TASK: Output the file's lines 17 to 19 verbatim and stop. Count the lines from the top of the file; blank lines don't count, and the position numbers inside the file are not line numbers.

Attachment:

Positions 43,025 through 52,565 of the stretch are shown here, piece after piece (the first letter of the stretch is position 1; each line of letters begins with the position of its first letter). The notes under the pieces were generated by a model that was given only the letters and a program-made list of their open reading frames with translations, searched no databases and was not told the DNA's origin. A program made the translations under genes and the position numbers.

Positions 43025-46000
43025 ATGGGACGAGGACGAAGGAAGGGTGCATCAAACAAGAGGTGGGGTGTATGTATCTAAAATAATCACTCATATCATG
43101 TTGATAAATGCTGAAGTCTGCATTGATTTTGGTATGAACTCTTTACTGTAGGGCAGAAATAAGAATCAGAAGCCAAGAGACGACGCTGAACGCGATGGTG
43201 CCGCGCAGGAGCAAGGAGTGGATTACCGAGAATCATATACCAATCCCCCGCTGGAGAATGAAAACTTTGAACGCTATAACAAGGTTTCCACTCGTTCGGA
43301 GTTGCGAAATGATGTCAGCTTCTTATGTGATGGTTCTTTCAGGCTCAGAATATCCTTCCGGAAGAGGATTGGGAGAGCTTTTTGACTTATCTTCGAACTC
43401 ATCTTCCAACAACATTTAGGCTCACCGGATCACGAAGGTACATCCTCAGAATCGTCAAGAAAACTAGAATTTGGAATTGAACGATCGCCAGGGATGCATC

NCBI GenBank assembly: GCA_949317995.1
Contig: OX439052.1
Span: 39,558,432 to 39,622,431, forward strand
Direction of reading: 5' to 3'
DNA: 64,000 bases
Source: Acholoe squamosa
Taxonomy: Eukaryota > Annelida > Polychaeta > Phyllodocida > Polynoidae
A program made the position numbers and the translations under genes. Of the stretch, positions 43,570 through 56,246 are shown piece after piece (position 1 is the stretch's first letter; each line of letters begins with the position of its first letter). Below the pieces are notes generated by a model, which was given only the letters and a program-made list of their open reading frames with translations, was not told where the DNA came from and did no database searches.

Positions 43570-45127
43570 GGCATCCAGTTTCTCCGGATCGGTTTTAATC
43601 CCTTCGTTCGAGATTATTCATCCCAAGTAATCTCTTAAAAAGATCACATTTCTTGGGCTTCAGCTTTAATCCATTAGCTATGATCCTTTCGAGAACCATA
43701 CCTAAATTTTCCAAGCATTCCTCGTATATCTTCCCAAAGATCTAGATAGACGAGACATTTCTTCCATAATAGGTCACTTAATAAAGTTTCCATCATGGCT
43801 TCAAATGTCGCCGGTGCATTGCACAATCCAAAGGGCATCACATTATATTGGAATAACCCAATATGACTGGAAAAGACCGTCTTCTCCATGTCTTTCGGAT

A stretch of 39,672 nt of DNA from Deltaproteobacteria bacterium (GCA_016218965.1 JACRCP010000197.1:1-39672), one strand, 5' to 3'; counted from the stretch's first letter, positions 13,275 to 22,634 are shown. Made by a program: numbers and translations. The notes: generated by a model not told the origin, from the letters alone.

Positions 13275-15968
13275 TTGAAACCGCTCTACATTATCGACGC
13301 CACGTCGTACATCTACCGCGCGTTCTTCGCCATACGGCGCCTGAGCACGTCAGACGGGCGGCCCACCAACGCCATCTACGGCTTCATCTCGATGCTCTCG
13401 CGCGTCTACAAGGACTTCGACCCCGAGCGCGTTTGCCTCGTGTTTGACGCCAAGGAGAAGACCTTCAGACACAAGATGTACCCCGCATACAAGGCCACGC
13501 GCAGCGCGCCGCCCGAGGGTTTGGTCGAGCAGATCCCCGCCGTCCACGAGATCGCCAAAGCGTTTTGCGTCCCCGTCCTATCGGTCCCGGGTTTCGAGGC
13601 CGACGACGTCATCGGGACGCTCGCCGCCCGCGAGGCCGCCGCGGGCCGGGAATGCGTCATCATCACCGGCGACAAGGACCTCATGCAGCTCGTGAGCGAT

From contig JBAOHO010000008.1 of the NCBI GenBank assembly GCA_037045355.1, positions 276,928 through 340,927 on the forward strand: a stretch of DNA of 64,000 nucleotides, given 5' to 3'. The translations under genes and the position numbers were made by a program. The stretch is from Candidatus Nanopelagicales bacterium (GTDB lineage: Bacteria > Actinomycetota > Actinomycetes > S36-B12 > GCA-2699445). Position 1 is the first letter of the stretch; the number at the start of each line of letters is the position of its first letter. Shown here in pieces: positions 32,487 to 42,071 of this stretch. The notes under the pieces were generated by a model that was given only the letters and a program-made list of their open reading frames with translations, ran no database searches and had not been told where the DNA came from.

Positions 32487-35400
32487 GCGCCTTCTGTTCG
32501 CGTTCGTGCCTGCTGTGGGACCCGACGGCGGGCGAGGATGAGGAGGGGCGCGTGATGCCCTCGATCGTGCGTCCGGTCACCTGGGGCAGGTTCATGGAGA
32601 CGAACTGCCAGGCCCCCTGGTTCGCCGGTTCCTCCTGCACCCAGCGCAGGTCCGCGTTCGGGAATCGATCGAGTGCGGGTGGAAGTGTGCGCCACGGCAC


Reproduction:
43570 GGCATCCAGTTTCTCCGGATCGGTTTTAATC
43601 CCTTCGTTCGAGATTATTCATCCCAAGTAATCTCTTAAAAAGATCACATTTCTTGGGCTTCAGCTTTAATCCATTAGCTATGATCCTTTCGAGAACCATA
43701 CCTAAATTTTCCAAGCATTCCTCGTATATCTTCCCAAAGATCTAGATAGACGAGACATTTCTTCCATAATAGGTCACTTAATAAAGTTTCCATCATGGCT